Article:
In the interest of full disclosure, this could turn into a "do as I say, not as I do" type of thing. This is a case where the advice I'm giving today is something that I've heard time and again, but it's advice that, while I know it's good and I should follow it, I have a hard time doing. And it all comes down to a scientific principle that I'm stealing and applying to writing, that of inertia.
You all know what inertia is, right? To put it simply (perhaps overly so), inertia is the principle that an object in motion tends to remain in motion and an object at rest tends to stay at rest unless acted upon by an outside force. While this principle governs the movement of objects in our physical world, I believe it also applies to what happens when we write. Simply put, a writer in motion tends to stay in motion. A writer at rest tends to remain at rest.
I've certainly seen this principle at work in my own writing life. For example, when I was writing Numb, I did pretty good for the first four chapters or so. I wrote every day, even if it was just a few words here or there. And then, I took a long break. If I remember correctly, I stopped writing for several months. I don't remember why anymore. I just know that I stopped writing. When I finally came back to it, I had a hard time getting going again. It took a few days before the juices really started flowing and I got into it again.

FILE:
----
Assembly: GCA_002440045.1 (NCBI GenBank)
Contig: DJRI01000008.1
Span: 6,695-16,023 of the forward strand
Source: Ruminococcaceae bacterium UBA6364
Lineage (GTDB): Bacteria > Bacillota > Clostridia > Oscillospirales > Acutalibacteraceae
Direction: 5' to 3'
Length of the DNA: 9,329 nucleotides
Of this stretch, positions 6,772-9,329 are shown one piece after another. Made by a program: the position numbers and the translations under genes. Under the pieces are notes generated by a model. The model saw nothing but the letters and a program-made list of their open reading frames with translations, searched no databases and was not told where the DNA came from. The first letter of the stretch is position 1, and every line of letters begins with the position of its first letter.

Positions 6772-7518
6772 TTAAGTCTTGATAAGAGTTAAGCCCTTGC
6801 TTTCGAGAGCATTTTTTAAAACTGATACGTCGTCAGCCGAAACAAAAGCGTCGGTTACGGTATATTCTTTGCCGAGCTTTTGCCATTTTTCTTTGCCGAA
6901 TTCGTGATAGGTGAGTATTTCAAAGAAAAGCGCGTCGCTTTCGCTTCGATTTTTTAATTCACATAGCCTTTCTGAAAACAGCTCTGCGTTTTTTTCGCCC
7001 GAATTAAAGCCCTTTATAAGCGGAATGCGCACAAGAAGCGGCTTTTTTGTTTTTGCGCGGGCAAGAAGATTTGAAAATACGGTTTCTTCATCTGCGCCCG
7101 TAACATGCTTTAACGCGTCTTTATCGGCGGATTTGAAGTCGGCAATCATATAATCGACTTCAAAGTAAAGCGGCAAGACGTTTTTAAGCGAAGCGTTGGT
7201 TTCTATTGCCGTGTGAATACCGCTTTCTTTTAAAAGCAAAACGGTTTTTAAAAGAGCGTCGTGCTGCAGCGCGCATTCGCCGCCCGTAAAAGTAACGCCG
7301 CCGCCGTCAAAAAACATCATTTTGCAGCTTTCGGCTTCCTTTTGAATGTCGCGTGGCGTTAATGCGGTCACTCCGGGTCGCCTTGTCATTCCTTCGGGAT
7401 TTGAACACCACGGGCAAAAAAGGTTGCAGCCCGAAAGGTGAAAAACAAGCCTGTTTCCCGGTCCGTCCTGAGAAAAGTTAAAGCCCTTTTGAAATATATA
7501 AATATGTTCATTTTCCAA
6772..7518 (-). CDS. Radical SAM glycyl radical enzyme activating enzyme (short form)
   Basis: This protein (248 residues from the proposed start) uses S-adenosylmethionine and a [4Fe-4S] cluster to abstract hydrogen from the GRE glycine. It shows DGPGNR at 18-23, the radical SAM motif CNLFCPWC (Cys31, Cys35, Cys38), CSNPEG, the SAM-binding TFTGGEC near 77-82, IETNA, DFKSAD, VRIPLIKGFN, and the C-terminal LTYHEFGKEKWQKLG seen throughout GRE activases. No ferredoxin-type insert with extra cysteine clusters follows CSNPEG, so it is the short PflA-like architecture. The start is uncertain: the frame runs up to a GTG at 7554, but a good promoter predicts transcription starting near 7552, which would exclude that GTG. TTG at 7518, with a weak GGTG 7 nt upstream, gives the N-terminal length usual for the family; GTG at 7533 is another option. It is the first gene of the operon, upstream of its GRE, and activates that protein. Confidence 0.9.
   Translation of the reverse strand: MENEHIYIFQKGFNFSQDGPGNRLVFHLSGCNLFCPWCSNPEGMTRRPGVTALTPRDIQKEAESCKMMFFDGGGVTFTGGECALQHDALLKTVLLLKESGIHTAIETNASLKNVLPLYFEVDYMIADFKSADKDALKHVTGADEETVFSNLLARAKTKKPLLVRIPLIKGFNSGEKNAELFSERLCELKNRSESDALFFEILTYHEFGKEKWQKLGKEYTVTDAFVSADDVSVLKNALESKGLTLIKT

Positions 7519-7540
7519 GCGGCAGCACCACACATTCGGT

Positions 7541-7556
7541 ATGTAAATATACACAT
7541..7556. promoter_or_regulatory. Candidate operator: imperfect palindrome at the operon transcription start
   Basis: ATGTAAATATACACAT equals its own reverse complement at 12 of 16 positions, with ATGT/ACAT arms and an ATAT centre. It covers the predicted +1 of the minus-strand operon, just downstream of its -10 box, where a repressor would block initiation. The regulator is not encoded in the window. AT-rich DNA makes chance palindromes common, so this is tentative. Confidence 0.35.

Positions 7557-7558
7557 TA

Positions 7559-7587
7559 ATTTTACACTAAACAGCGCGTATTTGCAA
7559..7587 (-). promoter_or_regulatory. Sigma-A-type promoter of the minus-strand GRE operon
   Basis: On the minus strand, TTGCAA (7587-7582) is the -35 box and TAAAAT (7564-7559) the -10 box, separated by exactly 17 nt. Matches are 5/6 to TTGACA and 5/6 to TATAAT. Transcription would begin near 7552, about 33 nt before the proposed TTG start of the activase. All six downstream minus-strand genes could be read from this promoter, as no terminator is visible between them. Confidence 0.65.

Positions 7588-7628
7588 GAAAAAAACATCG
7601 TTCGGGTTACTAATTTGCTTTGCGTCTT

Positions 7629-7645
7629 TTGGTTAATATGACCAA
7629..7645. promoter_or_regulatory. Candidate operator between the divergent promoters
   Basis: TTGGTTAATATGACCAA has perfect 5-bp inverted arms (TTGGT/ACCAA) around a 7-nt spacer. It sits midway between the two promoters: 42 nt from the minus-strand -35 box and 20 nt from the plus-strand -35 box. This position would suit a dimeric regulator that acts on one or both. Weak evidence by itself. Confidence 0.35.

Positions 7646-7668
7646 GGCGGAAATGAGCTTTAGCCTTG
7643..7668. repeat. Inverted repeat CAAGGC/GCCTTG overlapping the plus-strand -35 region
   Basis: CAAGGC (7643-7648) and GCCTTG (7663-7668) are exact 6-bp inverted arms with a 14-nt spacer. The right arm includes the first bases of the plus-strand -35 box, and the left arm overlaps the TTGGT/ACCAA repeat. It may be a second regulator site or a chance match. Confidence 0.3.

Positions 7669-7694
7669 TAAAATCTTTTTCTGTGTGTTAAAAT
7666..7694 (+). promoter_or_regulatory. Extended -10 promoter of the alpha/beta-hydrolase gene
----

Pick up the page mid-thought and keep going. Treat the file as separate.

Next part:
And here's the thing: I'm pretty sure when I took that break, I only intended to cool it for a day or two. But with each day that I didn't write, it became easier and easier to find excuses and reasons not to sit down and put words on paper (or into the file, as it were).
It's inertia at work. If I find the time to write every day, it's easier to keep writing. The words keep flowing, the pages get filled, and soon, the first draft is done. But if I don't write daily, it's easy to find other things to do.
That's why most authors will tell you to find time to write every day.
Some writers will set a time limit: write for an hour. Others set a wordcount target to shoot for. My advice is this: do either. Or both. Or just make sure that you get some words added to your story every day, even if it's a dozen or so.
The other trick here is to find the right time to write. I don't remember where I saw it, but I once read an article about how morning people and night owls feel more creative at different times of the day. Do some experimenting to see when you're at your best in terms of creativity and writing. And then chisel out the time every day to do some writing during that time.
I know it's not easy. Like I said, this is "do as I say, not as I do." I'm not the best at this. But I'm doing my best to live up to these words of advice.